Lancet commentary concludes that prevention and treatment in South Africa are affordable and desirable
Graham McKerrow, HIV i-Base
A commentary in The Lancet says that in relative terms, South Africans are among the world’s big spenders on health care, and that universal HIV prevention and treatment in the country is both affordable and desirable. 
Josef Decosas of the international, child-focused development organisation Plan International, writes that in 2000 South Africa spent 8.8% of its gross national product (GNP) on health, which placed it in 17th position among the nations of the world, just ahead of Belgium. Most of South Africa’s health care costs are paid for with private money; government spending on health amounts to only 3.7% of GNP.
Decosas considers a report by Nathan Geffen and colleagues at the University of Cape Town, which calculates the bill for a comprehensive healthcare response to HIV similar to that in Brazil.  By 2015, the most expensive year of their calculation, universal public provision of prevention and treatment would cost 20.3 billion rand (£1.6 billion) – about 1.74% of GNP. This would include the treatment of opportunistic infections and the provision of antiretroviral therapy. It would represent at 50% increase in public spending relative to GNP, from 3.7% to 5.4%.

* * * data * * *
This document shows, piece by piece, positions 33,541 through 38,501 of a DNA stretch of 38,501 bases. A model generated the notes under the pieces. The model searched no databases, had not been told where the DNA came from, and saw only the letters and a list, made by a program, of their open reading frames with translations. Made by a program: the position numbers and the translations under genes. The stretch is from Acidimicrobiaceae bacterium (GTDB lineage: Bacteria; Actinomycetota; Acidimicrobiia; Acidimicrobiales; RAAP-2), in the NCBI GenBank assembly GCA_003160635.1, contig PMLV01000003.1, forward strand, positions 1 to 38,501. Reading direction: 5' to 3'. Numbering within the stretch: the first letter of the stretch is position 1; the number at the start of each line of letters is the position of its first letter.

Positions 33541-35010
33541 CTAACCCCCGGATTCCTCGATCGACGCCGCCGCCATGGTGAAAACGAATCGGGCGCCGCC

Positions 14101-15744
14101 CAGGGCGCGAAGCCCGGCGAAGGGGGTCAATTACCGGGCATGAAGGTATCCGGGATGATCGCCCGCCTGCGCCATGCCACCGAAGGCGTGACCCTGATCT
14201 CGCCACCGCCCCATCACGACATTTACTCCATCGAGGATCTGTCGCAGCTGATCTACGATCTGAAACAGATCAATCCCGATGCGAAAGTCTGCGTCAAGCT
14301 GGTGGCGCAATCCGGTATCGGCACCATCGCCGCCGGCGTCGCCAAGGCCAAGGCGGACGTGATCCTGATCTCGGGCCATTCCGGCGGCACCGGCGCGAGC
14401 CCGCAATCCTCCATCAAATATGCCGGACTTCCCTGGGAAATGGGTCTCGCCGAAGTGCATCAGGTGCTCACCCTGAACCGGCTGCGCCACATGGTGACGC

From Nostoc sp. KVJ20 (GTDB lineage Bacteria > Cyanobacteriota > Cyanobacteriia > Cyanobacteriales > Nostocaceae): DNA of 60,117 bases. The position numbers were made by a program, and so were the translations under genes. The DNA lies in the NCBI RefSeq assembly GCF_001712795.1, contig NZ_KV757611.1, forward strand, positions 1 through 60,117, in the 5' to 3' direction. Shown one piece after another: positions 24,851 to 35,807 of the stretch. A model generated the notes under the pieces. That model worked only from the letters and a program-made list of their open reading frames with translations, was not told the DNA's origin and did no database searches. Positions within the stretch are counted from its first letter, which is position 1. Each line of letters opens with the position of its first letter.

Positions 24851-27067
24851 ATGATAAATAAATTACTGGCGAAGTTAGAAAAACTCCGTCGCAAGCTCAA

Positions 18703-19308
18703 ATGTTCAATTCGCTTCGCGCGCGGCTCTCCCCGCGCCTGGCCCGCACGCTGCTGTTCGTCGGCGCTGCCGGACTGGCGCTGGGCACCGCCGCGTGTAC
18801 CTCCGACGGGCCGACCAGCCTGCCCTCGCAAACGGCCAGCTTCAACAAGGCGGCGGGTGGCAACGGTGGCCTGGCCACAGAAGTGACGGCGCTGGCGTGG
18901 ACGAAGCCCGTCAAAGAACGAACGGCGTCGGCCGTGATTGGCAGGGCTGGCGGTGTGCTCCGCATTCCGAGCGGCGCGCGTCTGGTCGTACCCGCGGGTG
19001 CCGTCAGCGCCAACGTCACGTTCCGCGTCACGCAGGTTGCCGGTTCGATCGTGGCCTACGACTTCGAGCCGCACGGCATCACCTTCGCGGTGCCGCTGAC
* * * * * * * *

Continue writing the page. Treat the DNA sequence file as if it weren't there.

ARVs would account for 99% of the additional cost, while universal provision of voluntary counselling, HIV testing, control of STDs and prevention of mother to child transmission are “surprisingly inexpensive” and could be achieved “without a perceptible increase in healthcare spending”.
Decosas says the report takes great care in calculating costs including allowing for training and improvements to infrastructure. The report also outlines certain costs that would be incurred by not responding to the epidemic with universal provision of treatment and care, but the authors did not include these “savings” in their overall estimate of costs.
Nevertheless, Geffen and colleagues write in their conclusion that the Government would save seven billion rand on hospitalisation and orphan costs that it is already committed to meet. They also estimate that the use of generic drugs could save a further four billion rand. They write that costs peak in 2015 and then drop and level off after that.
“A 50% increase in the budget for public health care in relation to the GNP over 12 years seems feasible,” writes Decosas, ”but the other hurdle is to convince politicians that this increased spending will do any good… The Government now has another piece of information to support the expansion of the public health response to AIDS. Let us hope it uses it.”
- Decosas J. HIV prevention and treatment in South Africa: affordable and desirable. The Lancet, 361: 1146-7
- Geffen N, Natrass N, Raubenheimer C. The cost of HIV prevention and treatment interventions in South Africa. CSSR working paper no 28, Centre for Social Science Research, University of Cape Town, Cape Town, South Africa, 2003. http://web.uct.ac.za/depts/cssr/papers/wp28.pdf